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Tuesday, February 19 , 2019, 11:19 am | Fair 54º


Karen Telleen-Lawton: The New Medical Paradigm Under the Affordable Care Act

Health care is both a heart-stopping and heart-warming topic. There are patients who have to fight for covered reimbursement and uninsureds who free-ride on payers when their health turns south. There are doctors and nurses who provide care no matter their patients’ ability to pay, and those who order tests and procedures with hidden financial incentives.

That’s now. What will transpire after Jan. 1, 2014, when the Affordable Care Act kicks in?

The pessimist in me listens to John Bridgeland and Peter Orszag, former policy and budget wonks under President George W. Bush and President Barack Obama. In their recent Atlantic article, “Can Government Play Moneyball?” they estimate that “less than $1 out of every $100 of government spending is backed by even the most basic evidence that the money is being spent wisely.”

In health care particularly, which accounts for about one-quarter of federal government spending, they write that decisions are based on “good intentions, inertia, hunches, partisan politics and personal relationships.” That doesn’t sound like a recipe for effective health-care decisions.

On the other hand, there are now six years worth of evidence from Massachusett’s “Romneycare,” the model for Obamacare, in place since 2006. June’s Money Magazine laid out the most significant results of this experiment, offering clues to what we all can expect. Among them:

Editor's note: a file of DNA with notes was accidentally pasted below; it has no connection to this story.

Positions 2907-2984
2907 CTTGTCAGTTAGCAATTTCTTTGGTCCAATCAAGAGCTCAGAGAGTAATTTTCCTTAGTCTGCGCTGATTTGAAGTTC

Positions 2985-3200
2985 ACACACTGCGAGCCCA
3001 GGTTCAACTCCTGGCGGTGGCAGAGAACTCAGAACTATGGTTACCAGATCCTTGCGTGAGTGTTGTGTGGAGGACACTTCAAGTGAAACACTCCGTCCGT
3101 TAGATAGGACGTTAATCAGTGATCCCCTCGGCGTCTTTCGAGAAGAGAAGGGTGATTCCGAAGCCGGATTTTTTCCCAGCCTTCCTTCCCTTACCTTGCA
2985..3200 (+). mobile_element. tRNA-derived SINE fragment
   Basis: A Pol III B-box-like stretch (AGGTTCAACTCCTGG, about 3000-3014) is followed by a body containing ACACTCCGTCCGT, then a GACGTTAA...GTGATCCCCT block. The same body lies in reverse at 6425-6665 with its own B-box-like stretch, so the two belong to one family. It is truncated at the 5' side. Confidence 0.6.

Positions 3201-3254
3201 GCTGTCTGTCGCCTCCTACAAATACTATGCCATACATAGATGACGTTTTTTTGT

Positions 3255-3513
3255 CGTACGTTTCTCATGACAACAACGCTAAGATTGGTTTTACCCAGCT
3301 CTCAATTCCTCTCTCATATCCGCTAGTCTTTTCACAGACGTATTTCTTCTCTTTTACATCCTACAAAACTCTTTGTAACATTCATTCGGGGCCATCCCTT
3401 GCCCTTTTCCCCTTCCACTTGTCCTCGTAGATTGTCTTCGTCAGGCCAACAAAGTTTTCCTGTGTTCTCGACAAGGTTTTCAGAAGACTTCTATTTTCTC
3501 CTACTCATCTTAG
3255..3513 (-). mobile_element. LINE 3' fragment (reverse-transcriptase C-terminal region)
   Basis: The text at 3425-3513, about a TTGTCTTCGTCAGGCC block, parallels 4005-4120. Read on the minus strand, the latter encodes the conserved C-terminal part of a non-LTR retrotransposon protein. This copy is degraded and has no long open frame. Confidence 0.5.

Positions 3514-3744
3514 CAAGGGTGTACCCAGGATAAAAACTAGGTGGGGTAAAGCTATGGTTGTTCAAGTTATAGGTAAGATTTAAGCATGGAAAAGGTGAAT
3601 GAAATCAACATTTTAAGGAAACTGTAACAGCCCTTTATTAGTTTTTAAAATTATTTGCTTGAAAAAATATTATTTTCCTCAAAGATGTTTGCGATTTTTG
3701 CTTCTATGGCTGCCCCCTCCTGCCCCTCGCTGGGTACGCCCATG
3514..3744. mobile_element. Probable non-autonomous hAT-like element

» 1. More of us will be insured. The proportion of uninsured shrank from 8 percent to 3 percent under Romneycare. The U.S. estimate is that 10 percent will go without, vs. 16 percent now. More insureds means fewer free-riders and more people who get preventive treatment instead of costly emergency procedures.

» 2. Most employers won’t drop coverage, as was feared. Only 5 percent of Massachusetts private firms are paying the fine rather than covering employees. Premiums have risen one-third less since 2006 than in 2000-06. Small businesses have found coverage more expensive, but in the next year or two employers will be able to provide a budget so employees can pick from policies on a state exchange, which should abate costs in long run.

» 3. Buying insurance independently will likely be cheaper, using online insurance exchanges. Bonus for older buyers: We can’t be charged more than three times younger buyers, vs. the current 5-to-1 or 7-to-1 cost differential.

» 4. There will be more “advanced practitioners,” such as physician assistants and nurse practitioners, reserving physician involvement for diagnoses and complications. Also, there will be increasing emphasis on providing care for good health vs. expensive tests.

For instance, more than 250 hospitals and physician groups have signed up to join Obamacare’s accountable care organization (ACO). Under this agreement, hospitals and insurers share the financial risk of keeping patients healthy. For example, insurers can give doctors a budget for a group of patients. If the medical organization meets certain standards of care and health, and the treatment costs less than budget, doctors can earn a share of savings.

» 5. Federal costs will continue to be a concern for the foreseeable future, but the focus will remain on costs savings while improving health care. Starting in 2018, there will be a tax on high-end health plans designed to slow spending by paring costly benefits.

The Institute of Medicine estimates that more than half of treatments provided to patients lack clear evidence of being effective. That’s now. The good news for all of us is, there is plenty of low-hanging fruit to pick on the medical cost reduction tree.

— Karen Telleen-Lawton’s column is a mélange of observations spanning sustainability from the environment to finance, economics and justice issues. She is a fee-only financial advisor (www.DecisivePath.com) and a freelance writer (www.CanyonVoices.com). Click here to read previous columns. The opinions expressed are her own.

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